From The Bottom Shelf: Revisiting old DVD’s I find on the bottom shelf of my collection, and trying to work out if they deserve your time, or not.
If you asked any random person in the street to name at least 5 stage musicals they knew about, it’s a lock that at least one of those would be an Andrew Lloyd Webber production. And of Webber’s vast array of musical accomplishments, perhaps none resonates more with audiences – and is more pop-culture aware – than Phantom of The Opera. The musical of musicals, a gathering of perfect story mixed with fabulous music, instantly lends itself to the cinematic format, although it wasn’t until 2004′s Joel Schumacher-directed attempt that the story was given a modern, full-blown go. Sure, there’d been cinematic versions of Phantom prior to this, but all had based themselves primarily on the original source material – Gaston Leroux’s novel – in one form or another. Here, we see Webber’s take on the classic story given the lavish Hollywood treatment, delivering a pounding score and some stunning visuals to accompany the now familiar story.
Joel Schumacher, the man reviled by most for ruining the Batman franchise during the 90′s, was given the plum task of bringing Phantom of The Opera to the screen, and collaborated with Webber on the screenplay. The look of Phantom is typically a classic, near-fantasy version of ye olde Paris, with Schumacher using black-and-white photography for the book-ending opening and closing moments of the film – the film works in flashback, athough it must be said, this technique is used quite poorly in this production.
The film relies heavily on the musical direction of Webber’s original stage show, effectively giving Schumacher reduced latitude to try and explore depth of character and fully flesh out the story in a way that satisfies a cineast such as myself; the film is effectively one long music-video, although a handsomely mounted and performed one at that. Gerard Butler swaggers onto the screen as a dynamic and effective Phantom, wooing and obsessing over debutante Emmy Rossum’s Christine. Butler had minimal singing experience prior to taking the role, but to my layman’s ear he seems to accomplish even the most technical of Webber’s compositions. Rossum is a delight as Christine, mixing winsome impishness with ingenue sexiness to create a delightful rendition of a girl torn between two men – the other man being Patrick Wilson’s Raoul, an aristocratic music fan who funds the Paris Opera.Wilson is also solid in his role, playing the “perfect gentleman” against Butler’s more arrogant, violent Phantom.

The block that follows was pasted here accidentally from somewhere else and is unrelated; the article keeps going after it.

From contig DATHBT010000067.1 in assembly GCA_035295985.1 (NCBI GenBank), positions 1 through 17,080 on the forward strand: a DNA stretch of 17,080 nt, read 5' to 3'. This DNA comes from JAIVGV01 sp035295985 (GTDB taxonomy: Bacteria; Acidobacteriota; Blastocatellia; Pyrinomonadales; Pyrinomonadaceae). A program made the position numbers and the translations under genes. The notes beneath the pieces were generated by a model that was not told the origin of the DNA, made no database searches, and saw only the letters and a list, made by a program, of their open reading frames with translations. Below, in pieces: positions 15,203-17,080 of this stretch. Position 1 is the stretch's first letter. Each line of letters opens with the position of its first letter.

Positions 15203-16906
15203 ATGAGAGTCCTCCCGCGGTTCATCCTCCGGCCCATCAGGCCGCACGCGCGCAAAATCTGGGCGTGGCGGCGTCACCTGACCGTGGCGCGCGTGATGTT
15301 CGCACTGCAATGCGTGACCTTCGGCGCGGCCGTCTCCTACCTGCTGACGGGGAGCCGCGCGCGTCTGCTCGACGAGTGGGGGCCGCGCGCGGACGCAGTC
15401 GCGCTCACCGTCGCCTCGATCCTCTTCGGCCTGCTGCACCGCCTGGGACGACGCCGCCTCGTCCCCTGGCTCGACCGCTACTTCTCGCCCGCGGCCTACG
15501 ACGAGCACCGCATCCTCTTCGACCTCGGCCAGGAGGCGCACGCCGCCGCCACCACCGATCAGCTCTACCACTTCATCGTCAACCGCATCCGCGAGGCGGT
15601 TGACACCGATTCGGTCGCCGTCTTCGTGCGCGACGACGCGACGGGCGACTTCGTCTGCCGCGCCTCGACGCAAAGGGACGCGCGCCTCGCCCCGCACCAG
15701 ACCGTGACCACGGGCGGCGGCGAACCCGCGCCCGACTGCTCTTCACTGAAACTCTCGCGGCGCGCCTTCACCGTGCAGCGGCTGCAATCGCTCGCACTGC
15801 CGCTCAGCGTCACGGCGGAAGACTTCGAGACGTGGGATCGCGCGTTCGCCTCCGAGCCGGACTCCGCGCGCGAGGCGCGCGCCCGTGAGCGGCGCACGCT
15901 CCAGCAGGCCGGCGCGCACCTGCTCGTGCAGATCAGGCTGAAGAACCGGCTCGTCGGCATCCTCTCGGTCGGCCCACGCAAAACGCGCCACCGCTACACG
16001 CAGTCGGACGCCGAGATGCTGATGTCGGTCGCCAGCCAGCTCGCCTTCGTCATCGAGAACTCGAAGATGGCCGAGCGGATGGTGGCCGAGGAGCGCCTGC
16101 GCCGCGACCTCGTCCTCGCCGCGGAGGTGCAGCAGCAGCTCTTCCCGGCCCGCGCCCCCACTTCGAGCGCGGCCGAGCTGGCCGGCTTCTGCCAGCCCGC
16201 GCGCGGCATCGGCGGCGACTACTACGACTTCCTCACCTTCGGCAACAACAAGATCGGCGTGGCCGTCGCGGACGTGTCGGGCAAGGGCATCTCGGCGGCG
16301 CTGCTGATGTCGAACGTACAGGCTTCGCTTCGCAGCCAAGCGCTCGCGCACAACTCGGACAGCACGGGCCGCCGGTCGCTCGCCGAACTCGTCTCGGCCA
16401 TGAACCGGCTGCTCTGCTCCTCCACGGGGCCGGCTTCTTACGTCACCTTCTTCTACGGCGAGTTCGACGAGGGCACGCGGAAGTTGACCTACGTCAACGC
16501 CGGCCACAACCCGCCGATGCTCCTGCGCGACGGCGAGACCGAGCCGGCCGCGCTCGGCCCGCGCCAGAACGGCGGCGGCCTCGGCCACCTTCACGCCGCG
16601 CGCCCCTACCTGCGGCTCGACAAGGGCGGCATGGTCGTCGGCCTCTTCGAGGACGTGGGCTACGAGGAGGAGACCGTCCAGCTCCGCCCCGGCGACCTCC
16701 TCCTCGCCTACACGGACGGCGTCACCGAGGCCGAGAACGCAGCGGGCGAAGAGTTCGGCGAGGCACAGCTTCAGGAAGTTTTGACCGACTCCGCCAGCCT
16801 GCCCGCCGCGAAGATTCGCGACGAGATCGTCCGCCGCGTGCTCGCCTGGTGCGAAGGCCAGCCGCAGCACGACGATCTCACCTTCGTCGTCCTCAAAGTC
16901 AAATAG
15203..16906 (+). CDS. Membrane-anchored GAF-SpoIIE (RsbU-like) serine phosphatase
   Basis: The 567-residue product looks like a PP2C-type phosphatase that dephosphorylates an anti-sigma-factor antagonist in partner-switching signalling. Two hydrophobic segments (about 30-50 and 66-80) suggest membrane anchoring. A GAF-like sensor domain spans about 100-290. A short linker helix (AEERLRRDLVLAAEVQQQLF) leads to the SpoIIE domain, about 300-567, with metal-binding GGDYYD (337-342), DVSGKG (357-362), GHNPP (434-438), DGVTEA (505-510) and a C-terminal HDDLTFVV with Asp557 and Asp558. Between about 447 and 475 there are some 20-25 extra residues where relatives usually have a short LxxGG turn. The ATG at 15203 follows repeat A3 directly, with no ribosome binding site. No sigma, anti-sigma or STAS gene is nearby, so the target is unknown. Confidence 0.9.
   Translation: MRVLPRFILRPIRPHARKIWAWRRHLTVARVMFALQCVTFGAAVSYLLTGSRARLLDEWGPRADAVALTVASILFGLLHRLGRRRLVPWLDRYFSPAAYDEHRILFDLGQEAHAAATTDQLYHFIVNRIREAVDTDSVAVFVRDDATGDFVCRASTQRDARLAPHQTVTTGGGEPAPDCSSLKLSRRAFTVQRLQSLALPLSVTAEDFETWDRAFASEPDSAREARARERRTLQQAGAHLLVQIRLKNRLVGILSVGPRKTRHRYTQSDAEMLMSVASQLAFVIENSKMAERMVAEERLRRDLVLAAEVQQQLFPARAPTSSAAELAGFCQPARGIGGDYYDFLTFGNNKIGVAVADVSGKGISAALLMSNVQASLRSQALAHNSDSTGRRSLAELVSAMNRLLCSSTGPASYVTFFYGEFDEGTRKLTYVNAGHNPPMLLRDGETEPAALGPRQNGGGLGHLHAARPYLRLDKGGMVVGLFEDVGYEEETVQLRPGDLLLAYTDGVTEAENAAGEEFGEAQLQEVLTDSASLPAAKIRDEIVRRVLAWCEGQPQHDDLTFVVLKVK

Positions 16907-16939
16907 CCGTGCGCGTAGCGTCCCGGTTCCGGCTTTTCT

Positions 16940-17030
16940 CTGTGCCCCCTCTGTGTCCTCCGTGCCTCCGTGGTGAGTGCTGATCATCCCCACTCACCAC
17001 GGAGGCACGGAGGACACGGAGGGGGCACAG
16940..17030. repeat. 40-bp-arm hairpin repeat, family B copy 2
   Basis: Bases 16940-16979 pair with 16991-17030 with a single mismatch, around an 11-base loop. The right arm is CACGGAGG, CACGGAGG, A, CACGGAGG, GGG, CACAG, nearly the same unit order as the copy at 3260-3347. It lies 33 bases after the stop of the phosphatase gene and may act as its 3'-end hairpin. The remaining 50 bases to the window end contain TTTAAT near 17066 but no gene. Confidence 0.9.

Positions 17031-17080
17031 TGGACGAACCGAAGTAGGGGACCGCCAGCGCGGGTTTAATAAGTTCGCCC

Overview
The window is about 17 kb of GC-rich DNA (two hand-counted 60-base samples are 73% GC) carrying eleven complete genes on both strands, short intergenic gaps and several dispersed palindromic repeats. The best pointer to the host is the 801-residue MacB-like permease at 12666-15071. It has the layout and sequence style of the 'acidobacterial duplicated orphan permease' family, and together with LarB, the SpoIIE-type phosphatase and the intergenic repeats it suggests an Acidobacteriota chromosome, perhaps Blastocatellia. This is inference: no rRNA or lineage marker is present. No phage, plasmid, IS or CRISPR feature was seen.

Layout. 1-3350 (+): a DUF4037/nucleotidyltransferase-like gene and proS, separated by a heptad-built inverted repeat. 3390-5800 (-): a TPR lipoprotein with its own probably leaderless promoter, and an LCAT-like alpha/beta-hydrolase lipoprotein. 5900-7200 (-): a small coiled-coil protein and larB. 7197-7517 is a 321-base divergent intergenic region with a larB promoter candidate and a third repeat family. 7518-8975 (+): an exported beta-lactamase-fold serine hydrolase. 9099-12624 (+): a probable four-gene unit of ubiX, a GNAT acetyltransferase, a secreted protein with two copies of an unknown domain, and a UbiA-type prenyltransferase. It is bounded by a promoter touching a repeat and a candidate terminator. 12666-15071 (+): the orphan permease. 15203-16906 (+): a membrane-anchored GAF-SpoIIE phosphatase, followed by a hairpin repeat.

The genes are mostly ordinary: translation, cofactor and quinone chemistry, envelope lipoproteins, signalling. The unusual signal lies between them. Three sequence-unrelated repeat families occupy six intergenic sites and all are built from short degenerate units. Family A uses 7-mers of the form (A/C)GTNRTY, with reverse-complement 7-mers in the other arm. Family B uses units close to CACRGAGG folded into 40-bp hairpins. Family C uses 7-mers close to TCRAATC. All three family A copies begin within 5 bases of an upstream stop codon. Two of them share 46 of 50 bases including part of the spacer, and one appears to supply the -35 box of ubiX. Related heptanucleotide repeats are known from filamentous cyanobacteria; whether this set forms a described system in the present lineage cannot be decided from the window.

The secondary cast are all excellent – key player Minnie Driver, in the role of the skittish, diva-ish lead soprano of the company, Carlotta, is hilarious, even if the role is too limited in screen time. Simon Callow and Ciaran Hinds play the Opera’s new owners, besieged by the pre-existing politics within the cast and crew, yet dedicated to bringing the Opera back to its full glory (and making a handsome profit along the way). Callow especially knows how to give the comedic moments their full impact, and although Hinds isn’t a slouch in this department either, he’s less effusive in the part. Limited roles for Miranda Richardson (as Madame Giry) and Jennifer Ellison (as Meg) make up the majority of the ensemble.